Until about last Fall, I had “meditated” a few times a week for about a year. Yeah, air quotes around “meditated.” I would lay on the floor for ten or fifteen minutes, sometimes listen to cool music. Sometimes sit in a comfortable chair. Take a longer savasana after practice. Even though there’s no technical requirements for meditation, I was pretending.
But when I entered teacher training last Fall, I took my obligation to meditate seriously. I was in for a pound with the full program, and they wanted serious effort: 30 uninterrupted minutes a day. And sitting. And no music.
The first few weeks of this, I discovered two things. One, meditation is hard. Real hard. It’s hard to sit perfectly still. Like, really, really still, not even moving my tongue or eyelids or twitching a finger.
The second thing is, it hurts. It physically hurts. My back, mostly. Now, I came into meditation with some bone problems in my back, so I figured I was stuck. As I became more curious about this, it turns out just sitting, unsupported, is painful for a lot of people.
But here’s where the asana thing comes in: during TT I also worked real hard at improving my urdhva dhanurasana – wheel pose. I practiced. I held them longer. I used a strap on my arms, blocks on the wall, anything to improve. And I did improve, until one day it felt like someone had turned a switch, and my entire back opened up. It was kind of cool, actually.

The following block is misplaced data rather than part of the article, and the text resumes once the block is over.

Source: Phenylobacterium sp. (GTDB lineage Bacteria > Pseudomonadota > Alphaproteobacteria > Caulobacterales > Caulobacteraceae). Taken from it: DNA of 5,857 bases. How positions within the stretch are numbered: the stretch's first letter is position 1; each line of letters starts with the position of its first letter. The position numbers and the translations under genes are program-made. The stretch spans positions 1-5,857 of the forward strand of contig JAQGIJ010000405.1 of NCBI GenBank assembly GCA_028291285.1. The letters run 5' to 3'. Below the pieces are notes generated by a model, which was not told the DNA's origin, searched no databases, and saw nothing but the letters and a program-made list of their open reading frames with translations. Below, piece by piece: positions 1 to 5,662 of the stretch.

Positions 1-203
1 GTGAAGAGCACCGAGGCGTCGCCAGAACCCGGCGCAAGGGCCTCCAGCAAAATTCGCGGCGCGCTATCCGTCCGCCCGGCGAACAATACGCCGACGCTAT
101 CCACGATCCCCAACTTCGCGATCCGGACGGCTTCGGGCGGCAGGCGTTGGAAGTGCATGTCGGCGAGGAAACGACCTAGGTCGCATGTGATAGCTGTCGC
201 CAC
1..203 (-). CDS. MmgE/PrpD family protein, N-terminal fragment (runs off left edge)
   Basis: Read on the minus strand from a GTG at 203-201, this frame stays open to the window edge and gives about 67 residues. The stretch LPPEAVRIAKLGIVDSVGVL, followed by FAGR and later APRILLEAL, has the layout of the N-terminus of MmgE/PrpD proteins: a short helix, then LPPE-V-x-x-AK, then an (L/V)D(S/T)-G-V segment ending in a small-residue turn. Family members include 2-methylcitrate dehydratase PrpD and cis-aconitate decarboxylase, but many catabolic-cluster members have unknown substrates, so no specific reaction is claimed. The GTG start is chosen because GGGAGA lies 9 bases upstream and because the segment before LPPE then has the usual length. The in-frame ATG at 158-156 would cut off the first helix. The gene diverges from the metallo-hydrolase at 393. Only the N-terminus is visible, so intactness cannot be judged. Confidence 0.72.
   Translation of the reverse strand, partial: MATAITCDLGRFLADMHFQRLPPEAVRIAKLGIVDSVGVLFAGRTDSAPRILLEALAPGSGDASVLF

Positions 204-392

Just after that, something else happened: one day as I sat down to meditate, I aligned my spine from my tailbone up through my neck, I rolled it up and open, and it didn’t hurt. For a full 30 minutes, no pain. I was also sitting in supported virasana – hero’s pose – on a zafu, which I find helps to align my pelvis/spine better (try it!). I continue to meditate – no air quotes on this one – almost every day. Although I still have some discomfort in my back, I only find myself shifting once or twice in 30 minutes, if at all, and there’s no where near the pain I initially felt.
So there you go, a living example of how the asana practice and a meditation practice are related. Still can’t stop my eyelids from twitching, though.